“I wasn’t going to play this week but I told my wife (Caroline) I’m only playing because no one’s won The Amateur and the Senior Amateur, and she said, ‘fair enough, go and play.’ That’s why I’m here,” said Bladon, who won The 101st Amateur Championship at Turnberry in 1996.
“I’d like to do it because it would be a great achievement. I’m in with a chance. Another good score and I won’t be far away.”
Foster in good company
On the women's side, England’s Jackie Foster also leads by two. She is hoping to add the women’s trophy to two pieces of English Senior Amateur Championship silverware she already owns.
Foster began the final round in elite company alongside the top two senior players on the World Amateur Golf Ranking in Australians Nadene Gole and Sue Wooster. They are ranked 244th and 395th respectively. The Bishop Stortford Golf Club member does not have WAGR status, but she did not look out of place. She outscored the two Australians with a one-under-par 72.
Gole shot a 75 while overnight leader Wooster signed for a 77. Gole is three shots off the lead, while Wooster is four behind.
Three-time Curtis Cup player and 1994 Women’s Amateur champion Emma Brown is in fourth place, five shots off the pace after a four-under-par 69, the low round of the week.
“I just kept patient, kept going,” Foster said. “I holed some good putts for either pars or bogeys at key times and that kept me going.”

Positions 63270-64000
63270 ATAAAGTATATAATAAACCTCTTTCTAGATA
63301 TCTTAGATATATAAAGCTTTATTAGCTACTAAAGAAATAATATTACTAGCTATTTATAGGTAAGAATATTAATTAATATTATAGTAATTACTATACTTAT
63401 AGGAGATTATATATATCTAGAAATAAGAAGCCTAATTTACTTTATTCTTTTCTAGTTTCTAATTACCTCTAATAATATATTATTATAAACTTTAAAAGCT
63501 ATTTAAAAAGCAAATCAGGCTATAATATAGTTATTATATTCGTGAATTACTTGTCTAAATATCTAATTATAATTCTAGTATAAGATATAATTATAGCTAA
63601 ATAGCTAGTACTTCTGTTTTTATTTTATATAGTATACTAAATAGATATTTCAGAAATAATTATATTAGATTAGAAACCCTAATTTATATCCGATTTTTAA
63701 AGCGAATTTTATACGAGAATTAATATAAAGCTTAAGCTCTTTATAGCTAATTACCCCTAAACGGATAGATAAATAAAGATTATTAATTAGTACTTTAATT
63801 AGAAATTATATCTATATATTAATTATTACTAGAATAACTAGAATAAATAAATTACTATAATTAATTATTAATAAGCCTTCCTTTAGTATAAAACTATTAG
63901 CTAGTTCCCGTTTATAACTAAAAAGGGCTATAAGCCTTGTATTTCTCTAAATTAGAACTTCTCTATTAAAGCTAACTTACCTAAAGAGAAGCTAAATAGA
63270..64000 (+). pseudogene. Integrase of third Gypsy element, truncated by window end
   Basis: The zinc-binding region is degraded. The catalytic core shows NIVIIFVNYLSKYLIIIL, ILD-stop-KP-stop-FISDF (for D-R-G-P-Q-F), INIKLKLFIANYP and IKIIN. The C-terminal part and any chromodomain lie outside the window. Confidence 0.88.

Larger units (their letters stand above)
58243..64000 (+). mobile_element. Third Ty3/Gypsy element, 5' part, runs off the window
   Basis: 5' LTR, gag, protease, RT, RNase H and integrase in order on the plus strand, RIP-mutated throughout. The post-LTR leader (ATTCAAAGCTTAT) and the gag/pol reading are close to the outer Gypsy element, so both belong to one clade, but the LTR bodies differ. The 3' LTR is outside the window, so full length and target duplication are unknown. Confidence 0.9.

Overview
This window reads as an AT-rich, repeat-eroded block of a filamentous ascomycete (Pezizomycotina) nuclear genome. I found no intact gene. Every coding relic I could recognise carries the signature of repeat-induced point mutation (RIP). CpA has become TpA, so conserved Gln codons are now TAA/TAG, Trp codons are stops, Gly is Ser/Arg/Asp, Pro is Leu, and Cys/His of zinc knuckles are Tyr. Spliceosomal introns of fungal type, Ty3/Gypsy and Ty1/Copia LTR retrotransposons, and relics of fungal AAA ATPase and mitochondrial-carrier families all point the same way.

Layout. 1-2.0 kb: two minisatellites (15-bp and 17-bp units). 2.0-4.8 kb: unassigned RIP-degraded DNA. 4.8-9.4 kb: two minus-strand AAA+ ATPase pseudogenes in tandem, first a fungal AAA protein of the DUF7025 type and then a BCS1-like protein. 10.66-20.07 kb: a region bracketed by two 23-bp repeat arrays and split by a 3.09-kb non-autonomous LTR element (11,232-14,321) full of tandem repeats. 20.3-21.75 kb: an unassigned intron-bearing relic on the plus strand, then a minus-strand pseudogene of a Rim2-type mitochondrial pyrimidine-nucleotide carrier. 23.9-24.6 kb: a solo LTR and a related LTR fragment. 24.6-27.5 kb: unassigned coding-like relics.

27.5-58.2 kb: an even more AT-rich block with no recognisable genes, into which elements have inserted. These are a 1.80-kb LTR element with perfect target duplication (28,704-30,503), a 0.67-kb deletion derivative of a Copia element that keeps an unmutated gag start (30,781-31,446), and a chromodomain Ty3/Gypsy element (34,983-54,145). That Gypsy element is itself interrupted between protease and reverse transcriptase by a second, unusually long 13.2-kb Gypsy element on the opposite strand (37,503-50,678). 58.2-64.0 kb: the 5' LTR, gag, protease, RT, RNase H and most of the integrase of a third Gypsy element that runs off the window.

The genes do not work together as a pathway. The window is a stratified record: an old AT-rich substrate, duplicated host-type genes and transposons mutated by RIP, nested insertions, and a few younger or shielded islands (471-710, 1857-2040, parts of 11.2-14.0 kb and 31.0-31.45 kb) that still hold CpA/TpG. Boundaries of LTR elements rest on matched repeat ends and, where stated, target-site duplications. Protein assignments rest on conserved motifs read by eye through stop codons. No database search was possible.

The 59-year-old has one slight advantage this week: local knowledge. The retired policewoman is a country member of Woodhall Spa.
“Being a member has some advantage on the greens, but we’re playing different tees so it’s not always a huge advantage. I’ve been a country member for five years, and I usually play it in the winter so not always in these types of conditions."
But sometimes the local knowledge can be more of an obstacle.
“I’ve just not tried to put pressure on myself, which can happen being a member.”
Foster won two English Senior Amateurs in 2016 and 2017, and helped the English senior team win the 2019 Senior European Team Championships.
“I’m just going to go out and carry on playing as I’ve been and see what happens. I’ve played really well the last few days so it would be nice if it continued.”
She’ll gain WAGR Status with one more good round, and please fellow Woodhall Spa members too.
ABOUT THE British Senior Amateur
The British Senior Amateur, called the "Seniors
Amateur Championship" in the United Kingdom,
was launched by The R&A in 1969 to help select
a Great Britain & Ireland side to play in the
World Senior Amateur Team Championship.
Though the British Senior Amateur, played for the
first time at Formby, was an instant success, the
team event did not survive beyond 1969. Charlie
Green has been the most successful player in
the history of the event, winning six times in
seven years beginning in 1988. Like the U.S.
Senior Amateur, players must be over the age of
55 to play. Notable courses played over the
years include Royal County Down, Royal
Portrush, Royal Aberdeen, and Walton Heath.